Event marketing & Engagement

Event sponsorship, or more broadly event marketing, is increasingly used and implemented in corporate strategies. For companies, events should be seen as marketing tools in their own right, requiring precise planning to achieve specific communication objectives. It is a mistake to consider them, as years ago, as a simple provision of funds to promote entertainment and the playful character of the event itself.

What is important above all is the coherence between the image of the event and that of the company/product/service, which is associated above all through the features of the event itself on the consumer’s perceptual map. An event can be successful because of the exclusivity of its content, the leisure associated with it, the luxury it exudes or the idea of family cohesion that it triggers. It can therefore be assumed that the more accentuated these features are in the event, the greater the competitive advantage derived from sponsorship.

The characteristic of uniqueness (and, therefore, of unrepeatability) of each project is particularly interesting, since it can be achieved by combining the brand with a particular type of event or a specific event, which other companies in the sector have never been interested in, thus creating the conditions for unique mental associations that differentiate the brand from its competitors.

Keep in mind that the essential service an event must offer is the visitor experience. The consumer is attracted by emotion, entertainment and aesthetic pleasure. In this way it is possible to establish what is known as event engagement, i.e. through the degree of attractiveness and the spontaneous involvement of participation, a ‘relationship’ is established with the participant. It is thus easier to interact with the public by ensuring a direct and immediate feedback: the greater the experience, the shorter the buying or consuming decision-making process.

When it comes to sponsoring events, the level of requirements and expectations of companies is always higher. This is not a hindrance, but an incentive to creativity and ideation. In order to build, you have to develop the ability to invent, let yourself be carried away by the context, try to capture emotions, which you then have to bring to life: you remove, add, move, with the aim of ensuring that everything is harmonious.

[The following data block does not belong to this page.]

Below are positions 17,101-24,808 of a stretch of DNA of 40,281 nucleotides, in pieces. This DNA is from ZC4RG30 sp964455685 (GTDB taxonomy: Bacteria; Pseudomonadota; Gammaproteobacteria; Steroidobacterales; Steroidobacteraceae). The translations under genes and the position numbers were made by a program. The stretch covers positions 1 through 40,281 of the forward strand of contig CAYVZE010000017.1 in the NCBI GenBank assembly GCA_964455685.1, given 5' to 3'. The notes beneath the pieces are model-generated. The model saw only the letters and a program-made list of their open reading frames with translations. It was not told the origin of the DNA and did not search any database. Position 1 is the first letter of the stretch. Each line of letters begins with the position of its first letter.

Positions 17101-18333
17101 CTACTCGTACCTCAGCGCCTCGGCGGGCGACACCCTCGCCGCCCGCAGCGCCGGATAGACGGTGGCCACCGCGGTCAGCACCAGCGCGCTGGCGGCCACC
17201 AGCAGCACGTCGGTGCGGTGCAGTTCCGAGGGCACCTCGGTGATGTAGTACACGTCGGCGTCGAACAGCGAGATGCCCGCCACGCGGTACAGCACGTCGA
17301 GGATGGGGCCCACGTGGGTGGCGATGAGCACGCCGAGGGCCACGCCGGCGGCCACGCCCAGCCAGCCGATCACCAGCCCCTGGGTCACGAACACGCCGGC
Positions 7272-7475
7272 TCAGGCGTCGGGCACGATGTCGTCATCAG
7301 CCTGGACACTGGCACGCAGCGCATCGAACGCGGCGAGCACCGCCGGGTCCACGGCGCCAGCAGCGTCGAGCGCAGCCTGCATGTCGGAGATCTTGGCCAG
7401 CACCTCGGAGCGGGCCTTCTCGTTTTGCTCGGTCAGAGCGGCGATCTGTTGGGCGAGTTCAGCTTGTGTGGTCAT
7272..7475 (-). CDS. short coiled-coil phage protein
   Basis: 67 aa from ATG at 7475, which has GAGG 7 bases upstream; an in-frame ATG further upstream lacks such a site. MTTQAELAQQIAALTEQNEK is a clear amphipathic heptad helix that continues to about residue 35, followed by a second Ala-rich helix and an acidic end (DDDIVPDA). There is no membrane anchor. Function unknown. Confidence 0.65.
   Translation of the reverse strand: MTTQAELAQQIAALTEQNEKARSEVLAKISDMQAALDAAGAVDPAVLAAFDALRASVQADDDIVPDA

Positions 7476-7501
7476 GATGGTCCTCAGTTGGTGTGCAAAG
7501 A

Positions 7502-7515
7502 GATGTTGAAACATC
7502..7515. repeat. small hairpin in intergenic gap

Designing the best customer experience is essential to ensure the most effective engagement possible., i.e. the overall experience of the relationship that customers live throughout the event with the sponsoring company: from the first contact, the invitation, to the conclusion of the event and follow-up actions. For a good customer experience it is necessary to take care in every detail of the correct effectiveness of each touchpoint of relationship with the user:

– physical touchpoints: parking, public transport, ticketing, services available at the venue/sports facility, stands, store, museum, food courts, hostess and steward service, etc;

– digital touchpoints: website, customer care activities on social networks, mobile apps,  on -site wi-fi coverage, etc.

The stronger the bond with the participant becomes in the context of the event, the more value is thus created in the relationship that brings that trust, that orientation and then the purchase/consumption.

‘Close, cooperative, and interdependent relationships are seen to be of greater value than purely transaction-based relationships’ (1995 Manohar U. Kalwani and Narakesari Narayandas).

So, in conclusion, just as a fisherman checks all the nodes in his net because if he unhooks one of them, a chain will unhook the others and a hole will form, a network of relationships needs continuous monitoring to hold, nurture, consolidate and acquire them.

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